Colorado Sportsbooks Could Rival Nevada, NJ
When sporting betting resumes, Colorado could rival the big dogs of the industry: New Jersey and Nevada. Sportsbooks in the Centennial State could go live as soon as May 1.
When Colorado’s sportsbooks begin operating, they could rival the sports wagering operations in New Jersey and Nevada. Practically speaking, no one expects much sportsbook activity until pro sports return. But with or without action, Colorado sports betting is set to launch May 1.
New Jersey, which challenged the federal law that banned sports betting in most states, was first out of the gate when the U.S. Supreme Court lifted the ban in 2018. It currently offers the most lucrative sportsbook operation in the nation, with about 85 percent coming from online sportsbooks.
Last November, Colorado voters narrowly approved Proposition DD, which authorized the state’s three casino towns to offer sports betting at brick-and-mortar operations and across the state with online operators.
Colorado’s Limited Gaming Control Commission (LGCC) has been working overtime to approve applications, and despite the coronavirus has insisted it will launch on time.
PlayColorado.com has released figures that project a handle as large as $6 billion annually, with $40 million paid to the state in taxes. According to chief analyst Dustin Gouker, “With a significant base of existing land-based casinos, a regulatory framework that will be attractive to operators, and one of the largest metropolitan markets in the country to draw from, Colorado is well-positioned to capitalize on sports betting. But assuming the industry does launch on May 1, it will be doing so in unprecedented circumstances with almost no sports to wager on.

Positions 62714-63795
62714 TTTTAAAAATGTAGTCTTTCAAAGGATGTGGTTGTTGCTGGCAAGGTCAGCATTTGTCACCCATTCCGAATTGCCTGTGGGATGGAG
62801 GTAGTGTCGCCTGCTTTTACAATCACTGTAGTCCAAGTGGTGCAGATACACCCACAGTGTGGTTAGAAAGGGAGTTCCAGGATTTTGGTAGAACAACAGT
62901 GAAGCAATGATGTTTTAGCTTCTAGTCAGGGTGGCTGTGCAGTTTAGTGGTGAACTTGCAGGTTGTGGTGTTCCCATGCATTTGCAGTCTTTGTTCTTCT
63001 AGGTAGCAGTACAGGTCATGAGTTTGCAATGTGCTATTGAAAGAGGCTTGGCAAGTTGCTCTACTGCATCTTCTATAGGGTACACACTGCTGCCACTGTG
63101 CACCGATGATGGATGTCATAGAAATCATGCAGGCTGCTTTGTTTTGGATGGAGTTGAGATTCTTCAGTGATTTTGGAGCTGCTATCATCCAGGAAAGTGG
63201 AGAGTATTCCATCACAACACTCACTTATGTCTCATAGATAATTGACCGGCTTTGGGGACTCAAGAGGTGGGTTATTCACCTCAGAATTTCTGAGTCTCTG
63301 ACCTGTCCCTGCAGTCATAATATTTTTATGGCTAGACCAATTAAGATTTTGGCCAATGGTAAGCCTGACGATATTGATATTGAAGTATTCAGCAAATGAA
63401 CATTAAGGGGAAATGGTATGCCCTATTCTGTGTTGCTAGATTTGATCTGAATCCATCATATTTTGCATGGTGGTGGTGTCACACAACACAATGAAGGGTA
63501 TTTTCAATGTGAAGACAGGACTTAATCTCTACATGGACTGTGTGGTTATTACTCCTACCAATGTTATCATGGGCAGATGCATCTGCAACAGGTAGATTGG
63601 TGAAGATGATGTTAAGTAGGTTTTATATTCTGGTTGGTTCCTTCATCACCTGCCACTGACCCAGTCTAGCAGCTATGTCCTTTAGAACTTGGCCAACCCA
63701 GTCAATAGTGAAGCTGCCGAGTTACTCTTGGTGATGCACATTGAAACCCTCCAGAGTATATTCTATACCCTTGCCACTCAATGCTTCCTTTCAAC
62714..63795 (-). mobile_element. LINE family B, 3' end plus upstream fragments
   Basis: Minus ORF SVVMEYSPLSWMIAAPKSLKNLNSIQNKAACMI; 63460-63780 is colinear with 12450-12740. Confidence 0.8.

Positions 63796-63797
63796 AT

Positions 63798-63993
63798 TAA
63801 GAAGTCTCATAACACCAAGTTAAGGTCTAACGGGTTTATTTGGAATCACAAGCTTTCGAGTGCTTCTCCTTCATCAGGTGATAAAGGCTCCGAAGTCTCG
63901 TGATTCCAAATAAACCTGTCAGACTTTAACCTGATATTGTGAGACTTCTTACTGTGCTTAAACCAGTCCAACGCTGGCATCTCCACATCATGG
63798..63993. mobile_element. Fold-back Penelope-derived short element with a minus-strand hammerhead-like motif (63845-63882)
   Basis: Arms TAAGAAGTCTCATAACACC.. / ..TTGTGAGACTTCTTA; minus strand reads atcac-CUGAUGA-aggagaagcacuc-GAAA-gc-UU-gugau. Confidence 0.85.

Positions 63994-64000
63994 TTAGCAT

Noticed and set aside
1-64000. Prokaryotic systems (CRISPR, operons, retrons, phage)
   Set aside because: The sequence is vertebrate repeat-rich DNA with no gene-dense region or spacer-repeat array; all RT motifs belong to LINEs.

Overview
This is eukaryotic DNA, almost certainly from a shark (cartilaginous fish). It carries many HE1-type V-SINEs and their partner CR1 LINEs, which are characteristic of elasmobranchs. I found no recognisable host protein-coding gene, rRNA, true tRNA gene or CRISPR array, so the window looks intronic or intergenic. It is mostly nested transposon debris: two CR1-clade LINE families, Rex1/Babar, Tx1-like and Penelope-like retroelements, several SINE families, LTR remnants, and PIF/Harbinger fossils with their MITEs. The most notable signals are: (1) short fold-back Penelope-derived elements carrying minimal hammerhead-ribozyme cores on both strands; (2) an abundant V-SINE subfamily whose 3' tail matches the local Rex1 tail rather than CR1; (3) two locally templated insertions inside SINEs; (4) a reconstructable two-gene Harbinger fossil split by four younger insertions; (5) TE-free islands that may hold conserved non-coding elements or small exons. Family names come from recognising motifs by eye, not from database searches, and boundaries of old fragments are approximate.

“There are some advantages to a forced soft opening, but it also means that it will be some time before we learn with confidence just how Colorado’s bettors will respond to legal sports betting.”
Of course, that would depend on professional sports relaunching, since without it there will be little to wager on. Most don’t expect any leagues to begin playing before June.
Gouker praised Colorado lawmakers for consulting with casino operators and bettors and taking to heart lessons from other states with successful operations, such as New Jersey. “Colorado’s methodical approach might have been frustrating to bettors by slowing the launch, but there is plenty to be encouraged about. Sports betting operators have inked partnerships and regulators are listening to stakeholders. That will serve Colorado well,” he said.
The betting landscape in Colorado will include the largest sportsbook in the world. For years, SuperBook dickered with the idea of expanding beyond its long-time home at the Westgate in Las Vegas, the largest sportsbook in the world. Now it’s found a new base at the Lodge Casino in Black Hawk in the Rocky Mountains.
“We believe the Lodge is a perfect fit for our initial expansion opportunities,” said SuperBook Executive Vice President, Jay Kornegay, a Colorado native. SuperBook still awaits a license from the state.